Sermons from Rev Julie Wagstaff
Sunday 24th January
There is a real tendency isn’t there to separate life into distinct categories. Work, home, family, friends, social life, holidays ...... and dare I say it ..... church. In fact, separating the ‘sacred’ from the ‘secular’ is particularly prevalent – how often do we hear things like ‘you can’t do that in church’ ..... and I know from experience that walking into a party atmosphere wearing my collar tends to subdue the atmosphere ...... it’s as though the left hand doesn’t know what the right hand is doing.
Nehemiah, who provides today’s OT reading, is one such person. Nehemiah is one of the many Jews carried away into exile in Babylon and while working as a cupbearer for King Artaxerxes he seeks and gets permission from the king to return to Jerusalem and rebuild the city. In the months that follow, despite opposition, ridicule and constant danger, Jerusalem is rebuilt.
But that is the easy bit. The next task is to rebuild a people fit to live in Jerusalem and be God’s covenant people.
This is where today’s story begins. The people of the rebuilt Jerusalem are a very mixed bag who are far from being a ‘priestly kingdom and a holy nation’. Ezra was a scholar and teacher working with the Scriptures, a religious professional, Nehemiah worked with stones and mortar, he was not part of the priestly guild, he was, however, a man committed to doing the work of the Lord.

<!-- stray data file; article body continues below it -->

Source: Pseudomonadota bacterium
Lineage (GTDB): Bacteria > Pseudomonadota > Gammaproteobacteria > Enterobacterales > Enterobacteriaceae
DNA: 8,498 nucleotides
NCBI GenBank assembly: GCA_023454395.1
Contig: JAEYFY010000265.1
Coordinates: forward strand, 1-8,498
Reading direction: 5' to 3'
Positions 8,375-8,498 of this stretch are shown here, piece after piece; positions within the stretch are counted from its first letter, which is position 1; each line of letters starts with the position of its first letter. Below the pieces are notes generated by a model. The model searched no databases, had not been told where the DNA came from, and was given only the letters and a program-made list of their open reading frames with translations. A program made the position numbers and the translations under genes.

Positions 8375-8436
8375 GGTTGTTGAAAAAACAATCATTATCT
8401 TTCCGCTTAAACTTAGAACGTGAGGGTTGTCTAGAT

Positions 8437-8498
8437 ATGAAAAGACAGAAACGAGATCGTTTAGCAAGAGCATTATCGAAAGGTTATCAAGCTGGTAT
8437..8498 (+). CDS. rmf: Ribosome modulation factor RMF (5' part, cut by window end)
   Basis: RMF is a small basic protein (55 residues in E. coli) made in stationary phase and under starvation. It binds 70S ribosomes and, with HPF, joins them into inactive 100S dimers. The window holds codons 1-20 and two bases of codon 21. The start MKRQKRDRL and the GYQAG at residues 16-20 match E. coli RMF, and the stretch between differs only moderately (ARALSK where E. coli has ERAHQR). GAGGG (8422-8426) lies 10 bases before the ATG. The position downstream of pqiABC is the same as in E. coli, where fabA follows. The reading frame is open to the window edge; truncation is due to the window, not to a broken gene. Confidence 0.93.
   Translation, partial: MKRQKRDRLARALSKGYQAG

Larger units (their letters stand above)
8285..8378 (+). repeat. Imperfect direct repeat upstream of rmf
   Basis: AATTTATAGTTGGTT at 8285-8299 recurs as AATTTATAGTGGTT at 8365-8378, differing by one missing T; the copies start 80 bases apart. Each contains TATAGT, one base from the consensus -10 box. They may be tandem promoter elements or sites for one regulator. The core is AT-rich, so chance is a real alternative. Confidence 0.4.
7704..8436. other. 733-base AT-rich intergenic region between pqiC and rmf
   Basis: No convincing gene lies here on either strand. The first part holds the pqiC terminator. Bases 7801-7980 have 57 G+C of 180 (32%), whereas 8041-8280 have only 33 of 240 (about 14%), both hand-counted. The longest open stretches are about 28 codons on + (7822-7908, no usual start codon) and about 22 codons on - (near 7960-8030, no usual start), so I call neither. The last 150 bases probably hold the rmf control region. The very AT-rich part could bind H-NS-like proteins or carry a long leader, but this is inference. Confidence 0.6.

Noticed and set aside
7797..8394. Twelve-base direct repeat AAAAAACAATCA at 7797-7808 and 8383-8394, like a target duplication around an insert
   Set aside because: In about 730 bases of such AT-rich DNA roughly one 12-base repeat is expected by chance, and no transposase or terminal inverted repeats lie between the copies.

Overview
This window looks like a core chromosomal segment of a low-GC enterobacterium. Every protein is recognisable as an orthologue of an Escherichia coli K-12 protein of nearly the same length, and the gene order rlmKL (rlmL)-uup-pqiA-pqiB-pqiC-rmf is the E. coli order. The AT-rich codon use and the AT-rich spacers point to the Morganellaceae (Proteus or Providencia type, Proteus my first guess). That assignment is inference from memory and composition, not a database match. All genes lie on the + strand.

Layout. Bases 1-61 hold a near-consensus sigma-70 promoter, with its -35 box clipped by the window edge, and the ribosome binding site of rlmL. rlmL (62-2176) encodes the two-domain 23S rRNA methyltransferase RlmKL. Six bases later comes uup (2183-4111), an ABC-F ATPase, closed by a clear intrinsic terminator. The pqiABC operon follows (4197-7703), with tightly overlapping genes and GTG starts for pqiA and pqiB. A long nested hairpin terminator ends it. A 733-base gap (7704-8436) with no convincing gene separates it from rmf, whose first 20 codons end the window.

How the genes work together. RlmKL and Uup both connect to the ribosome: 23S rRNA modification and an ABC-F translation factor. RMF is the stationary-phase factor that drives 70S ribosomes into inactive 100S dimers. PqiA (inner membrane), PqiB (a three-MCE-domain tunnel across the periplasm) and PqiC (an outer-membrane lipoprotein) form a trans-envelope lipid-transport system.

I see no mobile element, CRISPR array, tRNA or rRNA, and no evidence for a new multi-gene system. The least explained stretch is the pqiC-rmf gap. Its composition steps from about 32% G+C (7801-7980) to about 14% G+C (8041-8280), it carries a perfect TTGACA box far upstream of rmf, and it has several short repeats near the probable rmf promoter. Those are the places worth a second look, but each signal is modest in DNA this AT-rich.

The stories of these two men are interwoven. Ezra led the people back to their religious roots and Nehemiah showed the people how to live what they had learned from Scripture. Neither job was more or less important or holy than the other. Nehemiah needed Ezra; Ezra needed Nehemiah, God’s people needed the work of both of them.
The people of Jerusalem had to learn again about their God. They had to learn how to live together as a society that is obedient to God in all things. To understand what it meant to be the people of God.
The reading from Paul’s letter to the Corinthians too, is about trying to build a new people, a church that would live as a community. The more we read the Bible the more inescapable it is that being part of a community is basic to any human attempt to understand God. We can get only so far with a personal, private knowledge of God, kept separate from the rest of life. It is how we live and the way that we live together, on a daily basis, that is the test.